Your browser is no longer supported

For the best possible experience using our website we recommend you upgrade to a newer version or another browser.

Your browser appears to have cookies disabled. For the best experience of MRW, please enable cookies in your browser

We'll assume we have your consent to use cookies, so you won't need to log in each time you visit our site.
Learn more

Why sorting through residue is worth it

Once a vehicle has had valuable parts removed, along with any pollutants such as the oil, fuel and battery, it is ready to be crushed, baled and shredded. But that is by no means the end of the process for recovery.

Thanks to a variety of processes – including magnetic, sink/float, air separation and induction/ X-ray – metals and plastics are also saved from landfill to be recy­cled or reused.

An issue has always been what to do with all that is left behind after all of the above have been carried out. Despite containing several types of potentially valuable materials, such as plastic (about 45%), textiles (29%) and foam (13%), as well as smaller quantities of rubber, ferrous met­als, aluminium, copper and paper, it has not been possible to separate and recover this automotive shredder residue (ASR) cost effec­tively, so instead it has all gone to landfill.

The challenge faced by those looking to process ASR is that it has already been through a com­prehensive series of sorting procedures to extract as much material as possible. What remains is largely the result of inefficiencies in those methods.

Few, if any, suppliers offer technology that can process asr sufficiently well to extract the variety of resources present.”

But there is value in going the extra mile to recover more resources, for sustainability pur­poses as well as economic ones.

Extra wet screening and sorting will be of most benefit to the larg­est ASR recyclers. The volumes they process and the high degree of automation in their plants mean that processing material below 20mm becomes worth­while. It can bring in added value rather than being a cost.

The early stages of ASR pro­cessing usually involve using a trommel or flip-flow screen to extract the main constituents at less than 15 or 20mm, including sand, glass and mineral (40%), plastics (25%), organics (20%) and metals (15%).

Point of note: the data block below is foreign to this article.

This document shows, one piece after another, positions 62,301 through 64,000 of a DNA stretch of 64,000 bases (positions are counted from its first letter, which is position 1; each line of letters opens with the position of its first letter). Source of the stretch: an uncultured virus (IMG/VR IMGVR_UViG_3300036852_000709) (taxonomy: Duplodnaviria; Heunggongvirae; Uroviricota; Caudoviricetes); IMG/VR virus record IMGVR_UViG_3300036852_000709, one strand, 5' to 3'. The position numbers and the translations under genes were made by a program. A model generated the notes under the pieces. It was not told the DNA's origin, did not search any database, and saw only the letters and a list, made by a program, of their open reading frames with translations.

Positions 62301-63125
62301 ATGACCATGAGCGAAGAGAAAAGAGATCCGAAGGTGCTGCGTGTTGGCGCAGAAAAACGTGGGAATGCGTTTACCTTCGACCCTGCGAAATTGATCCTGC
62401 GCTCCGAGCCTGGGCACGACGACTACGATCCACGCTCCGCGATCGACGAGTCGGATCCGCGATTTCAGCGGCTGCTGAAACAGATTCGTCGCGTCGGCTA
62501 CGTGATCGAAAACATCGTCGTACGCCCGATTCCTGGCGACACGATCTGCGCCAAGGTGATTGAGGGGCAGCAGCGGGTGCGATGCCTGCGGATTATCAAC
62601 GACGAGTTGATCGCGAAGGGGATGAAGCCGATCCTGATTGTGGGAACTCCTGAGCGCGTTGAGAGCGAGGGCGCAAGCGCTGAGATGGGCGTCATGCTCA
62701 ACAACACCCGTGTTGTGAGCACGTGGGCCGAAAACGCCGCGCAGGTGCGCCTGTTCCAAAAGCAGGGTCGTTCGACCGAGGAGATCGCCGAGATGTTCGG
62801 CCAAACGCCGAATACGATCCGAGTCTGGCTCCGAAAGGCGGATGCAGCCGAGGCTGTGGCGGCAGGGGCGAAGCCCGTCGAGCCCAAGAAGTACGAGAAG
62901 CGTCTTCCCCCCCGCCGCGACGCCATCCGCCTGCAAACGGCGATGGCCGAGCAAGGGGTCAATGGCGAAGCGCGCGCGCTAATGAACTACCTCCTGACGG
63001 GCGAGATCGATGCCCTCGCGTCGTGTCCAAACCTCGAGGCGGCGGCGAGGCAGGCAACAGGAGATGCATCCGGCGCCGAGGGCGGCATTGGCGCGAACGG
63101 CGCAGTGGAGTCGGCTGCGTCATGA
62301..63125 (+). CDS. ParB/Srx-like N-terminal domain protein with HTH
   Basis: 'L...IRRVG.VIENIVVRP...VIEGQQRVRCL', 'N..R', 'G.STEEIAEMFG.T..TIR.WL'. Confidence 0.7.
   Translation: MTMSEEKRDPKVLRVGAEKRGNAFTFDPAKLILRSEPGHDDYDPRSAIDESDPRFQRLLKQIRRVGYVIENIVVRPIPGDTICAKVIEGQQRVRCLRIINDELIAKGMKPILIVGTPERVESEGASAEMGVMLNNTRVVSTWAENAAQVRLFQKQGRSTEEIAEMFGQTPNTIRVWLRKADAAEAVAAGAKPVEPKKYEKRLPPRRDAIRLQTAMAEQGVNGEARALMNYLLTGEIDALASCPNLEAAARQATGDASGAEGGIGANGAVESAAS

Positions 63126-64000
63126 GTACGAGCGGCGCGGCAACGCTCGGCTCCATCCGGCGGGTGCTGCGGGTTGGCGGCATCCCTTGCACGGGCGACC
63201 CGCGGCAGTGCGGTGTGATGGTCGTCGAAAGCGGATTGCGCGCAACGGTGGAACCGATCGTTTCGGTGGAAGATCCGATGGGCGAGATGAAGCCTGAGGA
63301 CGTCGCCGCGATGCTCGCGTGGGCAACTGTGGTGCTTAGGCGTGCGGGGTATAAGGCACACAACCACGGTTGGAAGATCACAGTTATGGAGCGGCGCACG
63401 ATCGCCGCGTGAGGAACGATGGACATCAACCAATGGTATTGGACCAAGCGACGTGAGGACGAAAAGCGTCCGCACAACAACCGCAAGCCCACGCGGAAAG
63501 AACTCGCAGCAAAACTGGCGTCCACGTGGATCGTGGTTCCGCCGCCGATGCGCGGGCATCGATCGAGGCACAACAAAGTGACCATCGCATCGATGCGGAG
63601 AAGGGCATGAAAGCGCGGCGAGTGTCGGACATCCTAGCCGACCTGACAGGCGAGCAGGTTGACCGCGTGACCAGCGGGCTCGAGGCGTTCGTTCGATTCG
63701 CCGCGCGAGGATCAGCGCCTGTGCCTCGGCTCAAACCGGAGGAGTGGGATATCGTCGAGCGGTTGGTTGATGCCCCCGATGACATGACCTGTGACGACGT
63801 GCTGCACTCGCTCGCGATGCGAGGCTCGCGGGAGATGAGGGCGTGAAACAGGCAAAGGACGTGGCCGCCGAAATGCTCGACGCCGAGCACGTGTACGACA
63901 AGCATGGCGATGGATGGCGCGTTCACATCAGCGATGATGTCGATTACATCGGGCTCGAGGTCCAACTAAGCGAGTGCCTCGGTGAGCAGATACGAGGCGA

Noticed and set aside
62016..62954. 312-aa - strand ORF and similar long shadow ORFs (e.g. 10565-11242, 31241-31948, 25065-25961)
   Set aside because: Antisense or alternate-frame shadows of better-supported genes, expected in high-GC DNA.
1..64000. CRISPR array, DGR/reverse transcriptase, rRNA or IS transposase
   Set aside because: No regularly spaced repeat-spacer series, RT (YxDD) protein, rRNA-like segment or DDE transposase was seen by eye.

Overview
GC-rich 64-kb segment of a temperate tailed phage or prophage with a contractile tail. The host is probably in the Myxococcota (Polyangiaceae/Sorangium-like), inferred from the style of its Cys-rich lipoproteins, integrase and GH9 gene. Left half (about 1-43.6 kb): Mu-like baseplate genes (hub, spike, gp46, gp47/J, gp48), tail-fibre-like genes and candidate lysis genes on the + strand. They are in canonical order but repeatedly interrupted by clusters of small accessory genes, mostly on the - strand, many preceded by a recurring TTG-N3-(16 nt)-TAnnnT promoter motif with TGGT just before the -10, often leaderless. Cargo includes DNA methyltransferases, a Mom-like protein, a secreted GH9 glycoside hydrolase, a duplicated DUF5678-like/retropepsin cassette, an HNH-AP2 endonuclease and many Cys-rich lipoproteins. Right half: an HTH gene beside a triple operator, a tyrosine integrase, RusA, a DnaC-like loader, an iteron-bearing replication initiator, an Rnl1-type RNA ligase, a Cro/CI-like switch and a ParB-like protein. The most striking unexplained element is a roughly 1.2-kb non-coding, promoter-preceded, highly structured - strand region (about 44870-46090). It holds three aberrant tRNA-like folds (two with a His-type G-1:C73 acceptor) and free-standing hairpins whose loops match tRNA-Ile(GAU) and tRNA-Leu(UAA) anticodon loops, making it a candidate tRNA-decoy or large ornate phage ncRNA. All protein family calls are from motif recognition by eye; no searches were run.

The remaining metals are often the next focus; some are removed using basic dry screening, mag­nets, eddy current separator (ECS) and perhaps density separation, wind sifting or air knife.

Finally, the remaining material is washed and screened to produce further sand and aggregates that meet legislation for secondary aggregates reuse. The materials that are recovered can be suitable for a range of applications, includ­ing embankments, fill materials, capping and sub-base for paving areas.

automotive shredder residue

automotive shredder residue

At this stage, plastics that may be suitable for further processing or incineration can also be recov­ered. Much of any remaining fer­rous and non-ferrous metals can also be recovered at this stage.

Few, if any, suppliers offer tech­nology that can process ASR suffi­ciently well to extract the variety of resources present. Instead, plants dealing with ASR tend to rely on a number of suppliers and form modular solutions.

To extract full value, an ASR plant may require a shredder, finger and flip-flow screens, wind sifting, air knife, wet sink/float system, magnet ECS steps, in-duction and X-ray separation technology, milling and density separation.

This is not something that can be done on a small scale. A sophis­ticated plant averages operating costs of around £500,000 per process tonne per hour, meaning that a 20-tonne tonne/hour plant may require a £9m+ investment.

If we are to truly achieve a cir­cular economy, which keeps resources in the loop, every aspect of material recovery needs to be implemented. CDEnviro is proud to be playing its part in this recov­ery challenge, making sure that sifting through scrap is worth­while and the remaining resources are saved from landfill.

We know the challenge is far from over. In future, ASR will no longer be the biggest problem in automotive recycling. With more and more cars being made as com­posites – so that they are lighter and consume less fuel – there will be new challenges for those look­ing to recycle them. We will be looking to play our part in those solutions too.

Sean Dobbs is senior product development engineer at waste management specialist CDEnviro

Have your say

You must sign in to make a comment

Please remember that the submission of any material is governed by our Terms and Conditions and by submitting material you confirm your agreement to these Terms and Conditions. Links may be included in your comments but HTML is not permitted.